And Strickland said that lower rate the Shelby County Property Assessor’s office is expected to deliver next month will be the one he recommends to the council.
If there are no delays in consideration of various budget measures, the final council votes on the budget and tax rate should be at the June 20 council meeting after about six weeks of budget hearings.
With a fiscal year of his own making under his belt, Strickland’s prospects of gliding through the council in record time is unrealistic because he is now a mayor with a financial record.
“I’m not going to be the person that counts people’s money because I wouldn’t want anybody counting mine,” council budget committee chairman Edmund Ford Jr. said at the outset of the budget presentation.
That means he might not question the administration’s math, even though he is a high mathematics teacher by profession, but he is likely to at least question how the money is used.
“We did an excellent job last year in passing a budget in record time,” Ford said. “I just wanted to make sure we are prepared accordingly so we can do the same thing again.”
That means the council budget committee will start and stop budget hearings promptly with time limits on how long each council member can speak. And Ford will keep track with a timer as well as a calculator for the dollar figures and percentages being discussed.
While some on the council support Strickland’s priorities of being “brilliant at the basics,” other council members are critical of the priorities and Tuesday there was evidence that some question his pursuit of goals they do agree with.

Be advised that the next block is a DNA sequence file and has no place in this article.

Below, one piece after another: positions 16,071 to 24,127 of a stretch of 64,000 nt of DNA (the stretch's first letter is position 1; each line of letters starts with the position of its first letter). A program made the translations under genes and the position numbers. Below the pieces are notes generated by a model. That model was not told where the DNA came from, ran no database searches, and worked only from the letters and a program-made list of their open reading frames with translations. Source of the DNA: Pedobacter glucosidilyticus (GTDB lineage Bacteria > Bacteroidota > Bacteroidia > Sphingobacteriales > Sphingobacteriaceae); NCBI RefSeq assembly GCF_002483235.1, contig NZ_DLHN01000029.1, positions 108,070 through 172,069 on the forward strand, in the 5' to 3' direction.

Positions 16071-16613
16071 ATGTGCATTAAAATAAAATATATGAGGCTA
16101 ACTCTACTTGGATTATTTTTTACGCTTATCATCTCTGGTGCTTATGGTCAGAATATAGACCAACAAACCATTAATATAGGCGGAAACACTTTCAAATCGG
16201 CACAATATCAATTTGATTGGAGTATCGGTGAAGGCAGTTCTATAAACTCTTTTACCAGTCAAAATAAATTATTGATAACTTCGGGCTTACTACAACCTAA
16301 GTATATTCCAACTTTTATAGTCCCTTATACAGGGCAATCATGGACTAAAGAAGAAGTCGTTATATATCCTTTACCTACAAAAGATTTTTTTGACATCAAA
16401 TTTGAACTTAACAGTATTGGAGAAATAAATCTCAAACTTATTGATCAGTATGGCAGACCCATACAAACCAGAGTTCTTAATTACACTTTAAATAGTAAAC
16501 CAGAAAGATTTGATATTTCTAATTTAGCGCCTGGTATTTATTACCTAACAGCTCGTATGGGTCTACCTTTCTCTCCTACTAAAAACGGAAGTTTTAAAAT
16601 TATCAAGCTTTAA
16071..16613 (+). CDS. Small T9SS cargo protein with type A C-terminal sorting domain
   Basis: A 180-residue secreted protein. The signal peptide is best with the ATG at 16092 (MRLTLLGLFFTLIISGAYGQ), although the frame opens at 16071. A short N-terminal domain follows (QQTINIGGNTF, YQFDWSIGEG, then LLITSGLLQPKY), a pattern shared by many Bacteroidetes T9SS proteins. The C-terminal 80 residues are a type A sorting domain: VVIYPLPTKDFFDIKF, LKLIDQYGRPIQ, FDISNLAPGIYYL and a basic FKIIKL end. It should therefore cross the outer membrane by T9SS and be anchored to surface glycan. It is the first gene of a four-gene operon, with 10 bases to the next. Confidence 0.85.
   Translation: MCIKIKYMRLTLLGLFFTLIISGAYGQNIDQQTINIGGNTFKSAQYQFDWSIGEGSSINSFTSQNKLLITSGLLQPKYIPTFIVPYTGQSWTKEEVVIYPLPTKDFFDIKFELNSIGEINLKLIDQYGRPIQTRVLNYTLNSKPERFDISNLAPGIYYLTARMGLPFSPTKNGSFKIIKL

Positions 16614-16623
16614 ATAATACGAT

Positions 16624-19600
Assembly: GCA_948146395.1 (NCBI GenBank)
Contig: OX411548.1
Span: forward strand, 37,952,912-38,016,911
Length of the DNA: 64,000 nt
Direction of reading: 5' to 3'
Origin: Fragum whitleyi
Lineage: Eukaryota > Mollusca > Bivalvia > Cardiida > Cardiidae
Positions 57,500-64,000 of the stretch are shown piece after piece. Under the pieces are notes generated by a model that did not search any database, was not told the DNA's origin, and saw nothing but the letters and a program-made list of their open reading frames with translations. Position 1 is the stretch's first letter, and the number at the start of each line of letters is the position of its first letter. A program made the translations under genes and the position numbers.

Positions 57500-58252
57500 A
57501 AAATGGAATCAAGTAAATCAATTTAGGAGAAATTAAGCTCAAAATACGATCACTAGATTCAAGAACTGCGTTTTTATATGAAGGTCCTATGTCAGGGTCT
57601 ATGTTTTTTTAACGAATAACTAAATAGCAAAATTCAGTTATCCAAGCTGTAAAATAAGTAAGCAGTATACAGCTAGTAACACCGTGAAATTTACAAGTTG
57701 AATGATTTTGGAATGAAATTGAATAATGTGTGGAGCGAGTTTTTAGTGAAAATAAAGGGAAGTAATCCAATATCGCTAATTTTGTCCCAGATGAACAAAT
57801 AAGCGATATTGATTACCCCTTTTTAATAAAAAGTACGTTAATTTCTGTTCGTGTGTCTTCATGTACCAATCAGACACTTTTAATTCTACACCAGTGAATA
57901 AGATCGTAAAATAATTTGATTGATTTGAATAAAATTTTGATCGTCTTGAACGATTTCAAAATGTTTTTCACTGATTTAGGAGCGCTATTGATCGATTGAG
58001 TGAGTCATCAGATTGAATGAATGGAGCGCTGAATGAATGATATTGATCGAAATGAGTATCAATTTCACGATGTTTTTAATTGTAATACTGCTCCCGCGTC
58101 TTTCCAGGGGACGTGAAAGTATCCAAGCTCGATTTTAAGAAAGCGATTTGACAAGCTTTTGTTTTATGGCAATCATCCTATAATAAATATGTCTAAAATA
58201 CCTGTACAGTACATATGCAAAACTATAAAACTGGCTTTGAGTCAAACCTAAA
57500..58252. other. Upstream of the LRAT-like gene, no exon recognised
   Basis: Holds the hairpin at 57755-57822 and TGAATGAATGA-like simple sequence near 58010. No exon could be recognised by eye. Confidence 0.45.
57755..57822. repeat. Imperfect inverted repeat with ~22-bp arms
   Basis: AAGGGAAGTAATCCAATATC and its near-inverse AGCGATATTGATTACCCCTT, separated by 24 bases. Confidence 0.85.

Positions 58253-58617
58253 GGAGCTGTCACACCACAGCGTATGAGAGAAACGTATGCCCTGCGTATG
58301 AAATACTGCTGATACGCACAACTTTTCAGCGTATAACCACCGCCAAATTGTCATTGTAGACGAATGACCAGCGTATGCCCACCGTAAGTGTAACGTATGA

The council approved a resolution Tuesday that refinances the city’s debt for Pyramid Redevelopment through a loan from the Economic Development Growth Engine organization. The debt is to be paid with Downtown Tourism Development Zone revenue.
The action drew no votes from council members Martavius Jones, Joe Brown, Patrice Robinson and Jamita Swearengen.
Jones was a vocal critic of the low level of minority and local participation by bond counsel and other finance professionals including underwriters, saying the administration could have done a better job and that the refinancing overlooked local attorneys who had worked on previous refinancing deals for the city.
“Professional services is low-hanging fruit. The will is not there to do it,” Jones said in a committee session earlier in the council day. “If I’ve got to run for mayor to improve black participation I will. I don’t want to.”
Council chairman Berlin Boyd, whose district includes the Pinch area, voted for the measure but also expressed his displeasure.
“We don’t own Bank of America and First Tennessee,” he said. “But there are a ton of African-American attorneys.”
Boyd said he would vote against future deals like Tuesday’s.
“For me it hasn’t moved fast enough,” he said of minority participation. “But it’s moving. I am extending a branch to the administration.”
Jones is drawing a line on minority and local contracting as Shelby County commissioners have drawn a similar line on county government contracts connected to $60 million in federal funding for flood control and resiliency development projects in three parts of the city and county.